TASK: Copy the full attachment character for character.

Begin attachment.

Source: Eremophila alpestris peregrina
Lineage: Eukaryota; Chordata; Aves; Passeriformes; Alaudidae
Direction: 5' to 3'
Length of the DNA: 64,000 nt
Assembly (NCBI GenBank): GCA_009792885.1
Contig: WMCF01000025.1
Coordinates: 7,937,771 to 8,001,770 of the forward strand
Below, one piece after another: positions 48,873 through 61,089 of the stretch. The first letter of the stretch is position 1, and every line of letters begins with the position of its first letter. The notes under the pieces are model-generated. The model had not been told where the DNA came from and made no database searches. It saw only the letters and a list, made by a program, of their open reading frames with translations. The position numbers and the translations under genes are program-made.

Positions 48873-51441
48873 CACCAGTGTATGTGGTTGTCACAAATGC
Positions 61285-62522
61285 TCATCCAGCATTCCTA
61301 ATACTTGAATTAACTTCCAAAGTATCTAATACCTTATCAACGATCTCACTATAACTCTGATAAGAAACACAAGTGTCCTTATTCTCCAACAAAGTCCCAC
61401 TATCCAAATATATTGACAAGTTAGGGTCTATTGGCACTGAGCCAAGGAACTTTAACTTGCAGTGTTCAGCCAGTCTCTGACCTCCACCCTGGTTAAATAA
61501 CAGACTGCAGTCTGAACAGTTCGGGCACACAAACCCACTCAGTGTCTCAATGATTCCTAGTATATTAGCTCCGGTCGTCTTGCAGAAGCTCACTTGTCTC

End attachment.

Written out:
Source: Eremophila alpestris peregrina
Lineage: Eukaryota; Chordata; Aves; Passeriformes; Alaudidae
Direction: 5' to 3'
Length of the DNA: 64,000 nt
Assembly (NCBI GenBank): GCA_009792885.1
Contig: WMCF01000025.1
Coordinates: 7,937,771 to 8,001,770 of the forward strand
Below, one piece after another: positions 48,873 through 61,089 of the stretch. The first letter of the stretch is position 1, and every line of letters begins with the position of its first letter. The notes under the pieces are model-generated. The model had not been told where the DNA came from and made no database searches. It saw only the letters and a list, made by a program, of their open reading frames with translations. The position numbers and the translations under genes are program-made.

Positions 48873-51441
48873 CACCAGTGTATGTGGTTGTCACAAATGC
Positions 61285-62522
61285 TCATCCAGCATTCCTA
61301 ATACTTGAATTAACTTCCAAAGTATCTAATACCTTATCAACGATCTCACTATAACTCTGATAAGAAACACAAGTGTCCTTATTCTCCAACAAAGTCCCAC
61401 TATCCAAATATATTGACAAGTTAGGGTCTATTGGCACTGAGCCAAGGAACTTTAACTTGCAGTGTTCAGCCAGTCTCTGACCTCCACCCTGGTTAAATAA
61501 CAGACTGCAGTCTGAACAGTTCGGGCACACAAACCCACTCAGTGTCTCAATGATTCCTAGTATATTAGCTCCGGTCGTCTTGCAGAAGCTCACTTGTCTC